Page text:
Angels Landing

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It was a very long night back at camp with wind rusting our rain fly and my terrible cough that I’ve been fighting for weeks.  I felt like I hadn’t slept a wink when we heard Ben’s parents break camp at 6 AM and head home.

Left on our own, Ben and I debated quite a bit how to spend the morning before we headed home (and based on how sick I was feeling, I was tempted to drive home immediately) , but ultimately decided to tackle one of the park’s most iconic hikes, Angel’s Landing.  Our tent seemed more like an enormous kite in the gusting wind as we took down camp, and I worried that we’d blow right off the top of the landing.  Gratefully, the wind died down by the time we caught the shuttle back up the canyon.

The hike was significantly steeper than our Hidden Canyon hike, and this time we were hiking at a really good clip.  We were passing groups of hikers right and left as we sped up the steep switchbacks in the cool morning air.  Despite my congestion and my cough, I was actually rather enjoying myself as we climbed in the strange pink glow of the red rock canyon.

I was hoping for a bit of a challenge, and I suppose that is exactly what we got.  We cranked up the switchback portion of the hike in no time at all, and soon we were clinging to chains on the top of a narrow trail with very steep drop-offs on either side.  Despite the signed warnings, I hadn’t been all that nervous, since both Ben and I know plenty of people that have done the hike and we fancy ourselves to be somewhat adventurous.  As the trail got more treacherous though, I realized that all it would take was a small stumble on the uneven trail to end up tumbling to an untimely death.

I must have looked as nervous as I felt, because Ben kept asking me if I wanted to go back, but I declined. It really isn’t a good weekend adventure with Ben if I don’t fear for my life at least for a minute!  The last half mile of trail took nearly as long as the previous two miles of switchbacks had taken as I agonized over every footstep, anxious to make sure that my footing was sure before I shifted my weight.  In most cases, there is really nothing preventing you from toppling  off the edge of the cliff, 1400 feet above the bottom of the canyon.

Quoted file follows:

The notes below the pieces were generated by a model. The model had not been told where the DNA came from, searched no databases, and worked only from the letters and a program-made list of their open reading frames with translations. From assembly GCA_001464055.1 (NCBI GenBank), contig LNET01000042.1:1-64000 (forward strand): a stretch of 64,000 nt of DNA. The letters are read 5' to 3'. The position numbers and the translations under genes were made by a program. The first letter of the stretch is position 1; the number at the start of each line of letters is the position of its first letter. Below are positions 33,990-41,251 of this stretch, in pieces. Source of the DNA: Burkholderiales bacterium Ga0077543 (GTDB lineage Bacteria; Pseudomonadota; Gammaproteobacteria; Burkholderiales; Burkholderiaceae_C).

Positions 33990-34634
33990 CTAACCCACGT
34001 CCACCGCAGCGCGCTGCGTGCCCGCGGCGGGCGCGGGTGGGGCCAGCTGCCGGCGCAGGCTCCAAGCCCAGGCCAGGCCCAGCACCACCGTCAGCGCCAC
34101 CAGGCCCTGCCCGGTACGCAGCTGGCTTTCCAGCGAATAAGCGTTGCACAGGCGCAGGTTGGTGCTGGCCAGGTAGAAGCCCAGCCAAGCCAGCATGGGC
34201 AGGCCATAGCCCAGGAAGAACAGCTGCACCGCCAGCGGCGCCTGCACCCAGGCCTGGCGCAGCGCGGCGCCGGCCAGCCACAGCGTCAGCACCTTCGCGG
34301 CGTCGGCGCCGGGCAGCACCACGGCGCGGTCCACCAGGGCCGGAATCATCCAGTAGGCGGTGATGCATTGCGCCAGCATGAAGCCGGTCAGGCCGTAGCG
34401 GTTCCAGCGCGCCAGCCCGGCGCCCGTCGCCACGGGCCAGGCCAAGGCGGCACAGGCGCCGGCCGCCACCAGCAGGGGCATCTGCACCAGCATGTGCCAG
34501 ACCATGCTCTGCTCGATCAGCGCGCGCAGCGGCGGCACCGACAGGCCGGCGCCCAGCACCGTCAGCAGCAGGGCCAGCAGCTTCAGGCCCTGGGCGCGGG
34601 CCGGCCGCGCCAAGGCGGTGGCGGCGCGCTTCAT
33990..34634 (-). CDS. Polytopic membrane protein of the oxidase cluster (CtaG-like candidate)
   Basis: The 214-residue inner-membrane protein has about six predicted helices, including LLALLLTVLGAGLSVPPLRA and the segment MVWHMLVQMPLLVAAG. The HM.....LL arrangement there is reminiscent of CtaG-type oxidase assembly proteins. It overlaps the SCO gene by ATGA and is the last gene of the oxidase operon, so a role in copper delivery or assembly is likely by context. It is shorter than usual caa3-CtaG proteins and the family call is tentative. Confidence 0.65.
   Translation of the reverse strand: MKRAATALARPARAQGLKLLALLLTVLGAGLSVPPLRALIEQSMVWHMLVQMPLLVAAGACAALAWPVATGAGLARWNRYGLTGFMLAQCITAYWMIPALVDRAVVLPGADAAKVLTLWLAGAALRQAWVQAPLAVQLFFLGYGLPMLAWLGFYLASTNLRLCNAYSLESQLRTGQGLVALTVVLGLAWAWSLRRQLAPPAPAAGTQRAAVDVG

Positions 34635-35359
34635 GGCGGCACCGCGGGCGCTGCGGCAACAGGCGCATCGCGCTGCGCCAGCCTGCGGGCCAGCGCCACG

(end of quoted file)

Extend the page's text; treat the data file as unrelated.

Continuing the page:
As we crept up the insanely narrow ridgeline, we laughed at the comments of our fellow hikers.  One announced that he was sure any hike this scary must be illegal, and another decided there should be a t-shirt announcing that you had had the crap scared out of you on Angel’s Landing.  Despite my nerves and my sudden heightened awareness of my fragile mortality, I was feeling kind of proud that in lawsuit loving America, we still allow and promote adventurous hikes such as this.

Our arrival at the landing entailed a taking a few photos as proof we’d made it before I was ready to make the return trip and hang out somewhere a little less unnerving.  The harsh mid-day light wasn’t very photogenic anyway, and we were anxious to get on the road toward home.

Gratefully, moving down the ridgeline was considerably easier than the uphill trip had been, so even though I still clung to the chains, I was able to relax enjoy the view a little bit more and we were much more able to chat while we walked.

Once we hit the top of the switchbacks, we quickly hit our hiking speed and finished the two mile descent, now in full, hot sun, pretty quickly.  The sign indicated a four hour round trip hike, and we rolled at two hours and 45 minutes.  Pleased with our final day on our weekend roadtrip, we jumped in the car to drive home. Our national parks pass is officially my new best friend.


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